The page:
Find The Hawkweed Prophecy On // Amazon // ThriftBooks // Goodreads //

Find The Hawkweed Legacy On // Amazon // ThriftBooks // Goodreads //

Click here to learn more about the author, Irena Brignull!

Goodreads synopsis of The Hawkweed Prophecy:

Poppy Hooper and Ember Hawkweed couldn’t lead more different lives. Poppy is a troubled teen: moving from school to school, causing chaos wherever she goes, never making friends or lasting connections. Ember is a young witch, struggling to find a place within her coven and prove her worth. Both are outsiders: feeling like they don’t belong and seeking escape.

Poppy and Ember soon become friends, and secretly share knowledge of their two worlds. Little do they know that destiny has brought them together: an ancient prophecy, and a life-changing betrayal. Growing closer, they begin to understand why they’ve never belonged and the reason they are now forever connected to each other.

Switched at birth by the scheming witch Raven Hawkweed, Poppy and Ember must come to terms with their true identities and fight for their own place in the world. Enter Leo, a homeless boy with a painful past who – befriending them both – tests their love and loyalty. Can Poppy and Ember’s friendship survive? And can it withstand the dark forces that are gathering?

Goodreads synopsis of The Hawkweed Legacy:

Poppy is discovering a purpose for her powers in Africa, but she is haunted by a vision of her own death. Taken in by a boy and his great-grandmother, a healer, they vow to keep her safe-even if that ultimately means holding her captive. But Poppy never stops longing for Leo and, when she feels his magic begin to spark, she will do anything to be reunited with him.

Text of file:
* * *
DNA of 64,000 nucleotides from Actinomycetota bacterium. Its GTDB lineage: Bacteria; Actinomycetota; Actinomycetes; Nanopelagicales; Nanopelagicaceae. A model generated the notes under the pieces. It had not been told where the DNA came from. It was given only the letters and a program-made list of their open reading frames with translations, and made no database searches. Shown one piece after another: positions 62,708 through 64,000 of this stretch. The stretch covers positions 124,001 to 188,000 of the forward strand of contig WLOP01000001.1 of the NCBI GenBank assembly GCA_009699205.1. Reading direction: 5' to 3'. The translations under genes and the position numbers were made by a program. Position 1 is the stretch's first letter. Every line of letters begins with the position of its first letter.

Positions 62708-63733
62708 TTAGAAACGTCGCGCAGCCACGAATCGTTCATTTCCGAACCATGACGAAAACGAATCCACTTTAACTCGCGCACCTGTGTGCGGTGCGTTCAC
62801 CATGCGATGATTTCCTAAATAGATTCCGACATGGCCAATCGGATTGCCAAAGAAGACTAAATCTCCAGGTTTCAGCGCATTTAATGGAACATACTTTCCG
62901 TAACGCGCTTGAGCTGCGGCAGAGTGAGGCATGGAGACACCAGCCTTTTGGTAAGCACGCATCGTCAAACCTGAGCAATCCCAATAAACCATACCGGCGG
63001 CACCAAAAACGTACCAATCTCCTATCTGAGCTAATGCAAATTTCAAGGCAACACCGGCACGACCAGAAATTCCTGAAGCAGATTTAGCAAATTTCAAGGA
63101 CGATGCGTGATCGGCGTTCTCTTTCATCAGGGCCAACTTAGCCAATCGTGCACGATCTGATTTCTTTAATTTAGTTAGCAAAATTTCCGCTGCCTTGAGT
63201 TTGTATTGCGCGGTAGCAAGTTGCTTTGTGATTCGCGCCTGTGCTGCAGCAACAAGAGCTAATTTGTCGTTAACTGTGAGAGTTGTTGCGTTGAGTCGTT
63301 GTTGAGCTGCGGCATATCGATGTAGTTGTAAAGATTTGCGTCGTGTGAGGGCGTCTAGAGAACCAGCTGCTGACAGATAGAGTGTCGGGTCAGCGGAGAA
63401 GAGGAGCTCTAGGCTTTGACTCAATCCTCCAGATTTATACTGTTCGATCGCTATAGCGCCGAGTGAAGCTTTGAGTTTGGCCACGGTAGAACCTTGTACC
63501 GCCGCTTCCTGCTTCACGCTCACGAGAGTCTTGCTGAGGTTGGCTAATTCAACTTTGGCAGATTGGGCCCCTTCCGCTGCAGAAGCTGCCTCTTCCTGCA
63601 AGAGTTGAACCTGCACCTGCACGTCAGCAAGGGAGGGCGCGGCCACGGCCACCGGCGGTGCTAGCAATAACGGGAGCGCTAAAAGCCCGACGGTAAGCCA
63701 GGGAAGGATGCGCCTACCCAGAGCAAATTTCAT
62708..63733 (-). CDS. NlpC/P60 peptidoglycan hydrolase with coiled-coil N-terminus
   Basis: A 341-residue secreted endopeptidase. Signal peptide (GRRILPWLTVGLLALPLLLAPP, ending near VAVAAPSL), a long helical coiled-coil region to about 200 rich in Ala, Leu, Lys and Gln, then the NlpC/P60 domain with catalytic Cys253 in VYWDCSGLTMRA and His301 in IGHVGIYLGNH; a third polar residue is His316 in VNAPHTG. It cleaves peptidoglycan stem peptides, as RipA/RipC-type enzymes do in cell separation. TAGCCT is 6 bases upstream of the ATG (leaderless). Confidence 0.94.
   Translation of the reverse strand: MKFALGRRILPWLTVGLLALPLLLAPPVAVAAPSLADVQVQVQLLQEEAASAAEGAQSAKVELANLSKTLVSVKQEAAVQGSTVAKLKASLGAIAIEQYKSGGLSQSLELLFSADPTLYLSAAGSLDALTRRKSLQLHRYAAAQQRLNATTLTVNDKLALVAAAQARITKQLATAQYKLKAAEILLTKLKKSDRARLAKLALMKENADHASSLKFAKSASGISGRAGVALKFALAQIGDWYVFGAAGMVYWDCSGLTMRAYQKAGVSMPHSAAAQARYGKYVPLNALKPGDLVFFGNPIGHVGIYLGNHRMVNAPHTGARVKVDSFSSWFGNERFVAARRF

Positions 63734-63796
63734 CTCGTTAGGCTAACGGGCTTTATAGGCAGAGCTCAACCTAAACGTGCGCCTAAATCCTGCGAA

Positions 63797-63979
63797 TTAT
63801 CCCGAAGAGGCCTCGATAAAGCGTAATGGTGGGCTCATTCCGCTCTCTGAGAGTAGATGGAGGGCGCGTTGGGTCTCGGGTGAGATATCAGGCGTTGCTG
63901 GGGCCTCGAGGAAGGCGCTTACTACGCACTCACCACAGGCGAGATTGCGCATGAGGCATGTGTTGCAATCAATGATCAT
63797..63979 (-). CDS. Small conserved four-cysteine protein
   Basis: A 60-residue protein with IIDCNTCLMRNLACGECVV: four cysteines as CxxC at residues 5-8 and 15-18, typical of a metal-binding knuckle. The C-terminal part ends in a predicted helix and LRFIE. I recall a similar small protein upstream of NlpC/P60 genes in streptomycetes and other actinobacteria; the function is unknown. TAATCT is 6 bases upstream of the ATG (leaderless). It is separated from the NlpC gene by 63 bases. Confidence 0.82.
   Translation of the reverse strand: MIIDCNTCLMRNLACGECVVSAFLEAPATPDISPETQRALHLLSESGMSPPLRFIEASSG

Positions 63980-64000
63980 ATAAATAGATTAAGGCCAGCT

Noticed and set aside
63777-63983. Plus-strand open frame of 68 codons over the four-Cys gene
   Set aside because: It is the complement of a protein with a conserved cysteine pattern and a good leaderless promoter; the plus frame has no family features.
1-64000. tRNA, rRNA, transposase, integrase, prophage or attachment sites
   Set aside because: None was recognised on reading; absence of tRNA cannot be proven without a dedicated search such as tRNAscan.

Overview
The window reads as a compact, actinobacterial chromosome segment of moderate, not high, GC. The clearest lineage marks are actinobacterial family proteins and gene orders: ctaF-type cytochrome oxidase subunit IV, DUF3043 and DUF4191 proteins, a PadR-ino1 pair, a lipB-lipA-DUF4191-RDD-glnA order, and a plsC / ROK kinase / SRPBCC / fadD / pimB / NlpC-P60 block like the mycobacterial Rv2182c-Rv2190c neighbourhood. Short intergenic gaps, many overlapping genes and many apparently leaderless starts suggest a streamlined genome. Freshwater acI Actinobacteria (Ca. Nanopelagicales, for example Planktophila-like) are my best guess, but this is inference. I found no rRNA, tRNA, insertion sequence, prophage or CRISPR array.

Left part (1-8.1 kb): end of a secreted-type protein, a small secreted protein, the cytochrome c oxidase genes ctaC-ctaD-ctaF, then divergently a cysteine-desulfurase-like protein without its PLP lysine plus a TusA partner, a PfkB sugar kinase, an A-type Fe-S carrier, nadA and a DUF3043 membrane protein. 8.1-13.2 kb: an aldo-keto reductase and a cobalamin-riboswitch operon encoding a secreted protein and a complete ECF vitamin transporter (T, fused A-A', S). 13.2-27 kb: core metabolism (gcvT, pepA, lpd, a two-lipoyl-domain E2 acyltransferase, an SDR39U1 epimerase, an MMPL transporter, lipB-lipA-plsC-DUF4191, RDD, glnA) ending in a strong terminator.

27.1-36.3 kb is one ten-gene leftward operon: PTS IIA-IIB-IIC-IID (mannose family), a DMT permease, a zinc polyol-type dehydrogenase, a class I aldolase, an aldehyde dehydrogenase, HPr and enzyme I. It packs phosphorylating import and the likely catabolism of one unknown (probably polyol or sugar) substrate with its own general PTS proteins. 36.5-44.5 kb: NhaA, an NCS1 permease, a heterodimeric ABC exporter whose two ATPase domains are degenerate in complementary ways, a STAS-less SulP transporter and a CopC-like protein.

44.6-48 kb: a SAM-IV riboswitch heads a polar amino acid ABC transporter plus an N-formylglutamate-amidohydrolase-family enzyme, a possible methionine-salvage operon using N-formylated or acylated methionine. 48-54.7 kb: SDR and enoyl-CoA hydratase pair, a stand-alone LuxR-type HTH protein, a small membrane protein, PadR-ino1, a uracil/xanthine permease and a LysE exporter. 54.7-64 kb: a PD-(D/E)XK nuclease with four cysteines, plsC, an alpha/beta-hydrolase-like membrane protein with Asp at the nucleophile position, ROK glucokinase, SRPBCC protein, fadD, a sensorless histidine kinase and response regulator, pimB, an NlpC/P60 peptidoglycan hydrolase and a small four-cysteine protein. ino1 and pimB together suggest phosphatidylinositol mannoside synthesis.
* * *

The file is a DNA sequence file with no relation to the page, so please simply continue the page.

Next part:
Desperate to regain Poppy’s trust and bring her home, Charlock embarks on a plan to reunite Leo with his mother. What Charlock doesn’t foresee are the string of consequences that she sets into motion that leave Ember all alone and prey to manipulation, the clan open to attack from other witches, Sorrel vulnerable to Raven’s ghost, Betony determined to protect her son from his father’s fate, and which leave both Leo and Poppy in terrible danger.

I rated both The Hawkweed Prophecy and The Hawkweed Legacy 4/5 stars on Goodreads.

This review, like all of my reviews, is spoiler-free.

The Hawkweed Prophecy and The Hawkweed Legacy tell the story of Poppy Hooper and Ember Hawkweed, two girls switched at birth by Poppy’s evil aunt because of her jealousy.  Why switch an innocent human girl and her unassuming niece at birth?  Well, Poppy is destined to become queen of the witches and Raven would much rather see her daughter, Sorrel, on the throne.  (Side note: these details are not spoilers.  They’re given in the description of the book.)

Poppy and Ember are drawn together by forces larger than themselves, causing their peaceful lives to collide and shatter.  They begin to wonder why they both feel out of place and alone in their respective worlds.  Poppy, prone to accidents that can’t be explained, and Ember, the witch with no abilities, inadvertently expose a conspiracy to keep Poppy from claiming her crown.  And then things get messy.

On top of trying to determine which life she wants to have, Poppy falls in love with a human boy named Leo.  As if her life weren’t complicated enough, Poppy learns that she and Leo cannot be together because witches are forbidden from having relationships.  I don’t know about you, but I’ve never met a character who walked away from true love because it was “forbidden.”  You can guess what Poppy does next.

This modern fantasy duo was a lovely combination of the witchy magic we know and love with a handful of grit and a sprinkle of fate.  The earthy, gritty magic practiced by the witches in this series was unlike any I’d ever read before.  The witches confine themselves to their camp, living off of what nature provides and avoiding contact with any human life, especially men.  These women share a sisterly bond that’s tough to break and made me feel like a sister as well.